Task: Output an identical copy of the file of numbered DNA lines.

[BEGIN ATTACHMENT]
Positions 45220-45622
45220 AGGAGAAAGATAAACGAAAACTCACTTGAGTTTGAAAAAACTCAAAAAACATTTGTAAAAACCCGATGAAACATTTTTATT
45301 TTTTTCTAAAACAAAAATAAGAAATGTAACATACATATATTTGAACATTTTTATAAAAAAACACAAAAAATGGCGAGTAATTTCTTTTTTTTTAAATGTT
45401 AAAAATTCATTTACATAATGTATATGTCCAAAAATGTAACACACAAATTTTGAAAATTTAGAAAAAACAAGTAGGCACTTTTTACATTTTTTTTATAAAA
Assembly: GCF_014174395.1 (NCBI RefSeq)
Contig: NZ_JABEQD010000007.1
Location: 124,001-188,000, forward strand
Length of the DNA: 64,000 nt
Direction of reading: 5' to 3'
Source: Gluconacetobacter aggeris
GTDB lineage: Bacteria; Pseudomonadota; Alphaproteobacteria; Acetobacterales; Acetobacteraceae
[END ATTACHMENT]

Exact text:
Positions 45220-45622
45220 AGGAGAAAGATAAACGAAAACTCACTTGAGTTTGAAAAAACTCAAAAAACATTTGTAAAAACCCGATGAAACATTTTTATT
45301 TTTTTCTAAAACAAAAATAAGAAATGTAACATACATATATTTGAACATTTTTATAAAAAAACACAAAAAATGGCGAGTAATTTCTTTTTTTTTAAATGTT
45401 AAAAATTCATTTACATAATGTATATGTCCAAAAATGTAACACACAAATTTTGAAAATTTAGAAAAAACAAGTAGGCACTTTTTACATTTTTTTTATAAAA
Assembly: GCF_014174395.1 (NCBI RefSeq)
Contig: NZ_JABEQD010000007.1
Location: 124,001-188,000, forward strand
Length of the DNA: 64,000 nt
Direction of reading: 5' to 3'
Source: Gluconacetobacter aggeris
GTDB lineage: Bacteria; Pseudomonadota; Alphaproteobacteria; Acetobacterales; Acetobacteraceae